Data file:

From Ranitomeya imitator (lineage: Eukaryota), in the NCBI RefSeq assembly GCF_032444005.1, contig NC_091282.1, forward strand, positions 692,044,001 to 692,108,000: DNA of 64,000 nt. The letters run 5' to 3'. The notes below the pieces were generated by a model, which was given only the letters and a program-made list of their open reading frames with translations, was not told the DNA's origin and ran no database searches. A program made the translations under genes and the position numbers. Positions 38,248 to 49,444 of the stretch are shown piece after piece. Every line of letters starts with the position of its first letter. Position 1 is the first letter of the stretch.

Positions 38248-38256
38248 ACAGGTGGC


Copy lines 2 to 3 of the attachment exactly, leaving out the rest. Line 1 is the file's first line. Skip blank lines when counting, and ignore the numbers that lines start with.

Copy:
Positions 38248-38256
38248 ACAGGTGGC